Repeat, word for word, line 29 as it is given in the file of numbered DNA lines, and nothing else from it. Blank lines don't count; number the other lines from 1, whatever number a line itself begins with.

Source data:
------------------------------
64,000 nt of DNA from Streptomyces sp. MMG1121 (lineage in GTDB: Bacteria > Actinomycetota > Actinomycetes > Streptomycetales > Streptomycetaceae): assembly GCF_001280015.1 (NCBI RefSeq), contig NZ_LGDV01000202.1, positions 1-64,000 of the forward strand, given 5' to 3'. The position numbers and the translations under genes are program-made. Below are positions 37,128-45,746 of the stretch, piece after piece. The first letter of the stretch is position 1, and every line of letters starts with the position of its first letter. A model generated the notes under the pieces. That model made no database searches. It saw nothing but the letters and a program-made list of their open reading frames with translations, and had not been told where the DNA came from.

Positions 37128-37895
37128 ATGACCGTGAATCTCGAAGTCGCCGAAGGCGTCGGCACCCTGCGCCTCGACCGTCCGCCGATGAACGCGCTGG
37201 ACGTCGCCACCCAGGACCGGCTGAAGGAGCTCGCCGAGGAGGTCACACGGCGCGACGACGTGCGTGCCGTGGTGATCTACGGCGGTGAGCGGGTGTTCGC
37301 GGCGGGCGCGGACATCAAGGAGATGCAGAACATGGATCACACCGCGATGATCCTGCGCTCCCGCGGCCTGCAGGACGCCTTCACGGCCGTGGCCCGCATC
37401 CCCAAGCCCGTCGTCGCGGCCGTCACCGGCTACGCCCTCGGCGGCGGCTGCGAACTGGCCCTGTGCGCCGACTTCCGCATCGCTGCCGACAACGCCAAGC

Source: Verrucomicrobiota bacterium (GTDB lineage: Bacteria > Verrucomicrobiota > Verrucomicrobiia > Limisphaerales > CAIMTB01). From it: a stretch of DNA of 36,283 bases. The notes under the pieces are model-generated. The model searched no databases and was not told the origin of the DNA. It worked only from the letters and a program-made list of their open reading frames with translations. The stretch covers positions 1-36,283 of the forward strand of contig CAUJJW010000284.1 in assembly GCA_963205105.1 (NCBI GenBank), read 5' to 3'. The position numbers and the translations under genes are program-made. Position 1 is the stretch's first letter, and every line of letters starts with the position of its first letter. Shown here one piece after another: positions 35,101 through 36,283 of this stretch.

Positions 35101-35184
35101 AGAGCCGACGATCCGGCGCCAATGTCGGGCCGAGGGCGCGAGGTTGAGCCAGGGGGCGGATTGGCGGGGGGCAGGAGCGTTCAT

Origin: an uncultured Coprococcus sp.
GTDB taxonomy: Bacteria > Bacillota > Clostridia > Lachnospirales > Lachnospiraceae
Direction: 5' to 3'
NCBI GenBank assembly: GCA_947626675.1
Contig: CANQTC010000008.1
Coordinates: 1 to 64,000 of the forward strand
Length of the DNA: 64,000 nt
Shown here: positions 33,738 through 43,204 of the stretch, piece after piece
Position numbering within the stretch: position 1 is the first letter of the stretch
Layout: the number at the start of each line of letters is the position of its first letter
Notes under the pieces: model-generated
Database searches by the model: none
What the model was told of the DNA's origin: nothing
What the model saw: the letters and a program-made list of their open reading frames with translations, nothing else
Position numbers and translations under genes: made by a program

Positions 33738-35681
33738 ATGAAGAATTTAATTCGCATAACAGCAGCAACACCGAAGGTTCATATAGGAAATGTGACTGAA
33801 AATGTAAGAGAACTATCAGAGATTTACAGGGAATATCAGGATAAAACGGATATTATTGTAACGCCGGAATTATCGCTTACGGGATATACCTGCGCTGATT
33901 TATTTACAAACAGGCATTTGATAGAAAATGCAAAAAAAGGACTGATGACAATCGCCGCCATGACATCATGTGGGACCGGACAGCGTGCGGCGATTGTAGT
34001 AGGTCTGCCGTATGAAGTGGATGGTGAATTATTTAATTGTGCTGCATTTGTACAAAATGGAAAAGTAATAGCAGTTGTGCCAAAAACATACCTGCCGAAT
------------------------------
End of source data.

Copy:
34001 AGGTCTGCCGTATGAAGTGGATGGTGAATTATTTAATTGTGCTGCATTTGTACAAAATGGAAAAGTAATAGCAGTTGTGCCAAAAACATACCTGCCGAAT